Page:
This is the 59th anniversary of C.S Lewis’s death in 1963, overshadowed that day by the assassination of President John F. Kennedy.

the wardrobe from C.S. Lewis’ childhood home built by his grandfather, later to serve as his inspiration for “The Lion, the Witch and the Wardrobe” in his home “The Kilns” at Oxford.

Sign on this wardrobe which is part of the C.S. Lewis collection at the Marion Wade Center at Wheaton College, Illinois:

“We do not take responsibility for people disappearing.”

This is no mere piece of furniture;
Enchantment hangs within
Among the furs and cloaks
Smelling faintly of mothballs.

Touch the smooth wood,
Open the doors barely
To be met with a faint cool breeze~
Hints of snowy woods and adventure.

Reach inside to feel smooth soft furs
Move aside to allow dark passage
Through to another world, a pathway to
Cherished imagination of the soul.

Seek a destination for mind and heart,
A journey through the wardrobe,
Navigate the night path to reach a
Lit lone lamp post in the wood.

Beaming light as it shines undimmed,
A beacon calling us home, back home
Through the open door, to step out transformed,
No longer lost or longing, but immersed in the Glory of Spring.

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Tenderness for Ordinary Things

Last evening,
As I drove into this small valley,
I saw a low-hanging cloud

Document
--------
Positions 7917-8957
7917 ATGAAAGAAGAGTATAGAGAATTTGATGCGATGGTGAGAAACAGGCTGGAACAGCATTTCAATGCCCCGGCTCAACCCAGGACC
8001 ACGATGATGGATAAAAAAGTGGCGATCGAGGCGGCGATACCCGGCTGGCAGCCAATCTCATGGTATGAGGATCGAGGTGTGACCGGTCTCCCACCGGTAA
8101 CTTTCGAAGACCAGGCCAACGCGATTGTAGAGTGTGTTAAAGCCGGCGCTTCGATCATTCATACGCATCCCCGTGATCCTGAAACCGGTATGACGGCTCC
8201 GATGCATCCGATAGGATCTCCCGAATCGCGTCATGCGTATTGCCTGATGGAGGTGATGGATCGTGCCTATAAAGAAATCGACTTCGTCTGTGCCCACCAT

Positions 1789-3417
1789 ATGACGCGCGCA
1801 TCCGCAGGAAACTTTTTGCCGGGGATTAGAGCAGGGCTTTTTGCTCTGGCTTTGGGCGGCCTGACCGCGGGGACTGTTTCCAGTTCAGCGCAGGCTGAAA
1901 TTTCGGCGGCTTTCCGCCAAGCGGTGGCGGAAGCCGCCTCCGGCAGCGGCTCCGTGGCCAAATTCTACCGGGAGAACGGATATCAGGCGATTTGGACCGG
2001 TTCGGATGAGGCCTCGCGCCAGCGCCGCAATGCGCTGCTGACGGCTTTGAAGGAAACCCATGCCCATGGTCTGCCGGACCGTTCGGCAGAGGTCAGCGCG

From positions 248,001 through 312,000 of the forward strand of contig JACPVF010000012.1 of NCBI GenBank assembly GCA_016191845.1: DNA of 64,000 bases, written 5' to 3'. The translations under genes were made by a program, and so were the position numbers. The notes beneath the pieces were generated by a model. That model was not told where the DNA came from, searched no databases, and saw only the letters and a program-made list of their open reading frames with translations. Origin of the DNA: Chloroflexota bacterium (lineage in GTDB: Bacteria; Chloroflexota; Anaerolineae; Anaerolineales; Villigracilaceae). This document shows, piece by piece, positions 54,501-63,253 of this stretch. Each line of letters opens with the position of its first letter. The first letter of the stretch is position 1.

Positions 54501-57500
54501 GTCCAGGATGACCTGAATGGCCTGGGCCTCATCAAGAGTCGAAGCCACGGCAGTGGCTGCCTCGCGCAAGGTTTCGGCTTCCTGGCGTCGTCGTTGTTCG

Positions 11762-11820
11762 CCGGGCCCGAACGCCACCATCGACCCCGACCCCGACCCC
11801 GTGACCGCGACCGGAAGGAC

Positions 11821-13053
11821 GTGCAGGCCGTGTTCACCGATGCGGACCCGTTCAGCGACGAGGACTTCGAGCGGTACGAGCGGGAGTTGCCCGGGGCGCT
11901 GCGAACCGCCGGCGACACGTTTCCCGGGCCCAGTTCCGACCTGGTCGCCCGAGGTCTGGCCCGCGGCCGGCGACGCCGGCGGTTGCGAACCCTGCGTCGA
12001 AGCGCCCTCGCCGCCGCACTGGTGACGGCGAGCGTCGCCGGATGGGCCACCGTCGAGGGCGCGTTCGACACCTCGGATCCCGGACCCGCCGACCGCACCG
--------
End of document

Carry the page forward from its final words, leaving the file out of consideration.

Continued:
Wandering through the trees.
It circled like a school of fish
Around the dun-colored hay bales.
Reaching out its foggy hands
To stroke the legs of a perfect doe
Quietly grazing in a neighbor’s mule pasture
I stopped the car
And stepping out into the blue twilight,
A wet mist brushed my face,
And then it was gone.
It was not unfriendly,
But it was not inclined to tell its secrets.
I am in love with the untamed things,
The cloud, the doe,
Water, air and light.
I am filled with such tenderness
For ordinary things:
The practical mule, the pasture,
A perfect spiral of gathered hay.
And although I should not be,
Consistent as it is,
I am always surprised
By the way my heart will open
So completely and unexpectedly,
With a rush and an ache,
Like a sip of cold water
On a tender tooth.
~Carrie Newcomer “In the Hayfield”

I realize that nothing in this life is actually ordinary – at times I could weep over the unordinariness that is around me.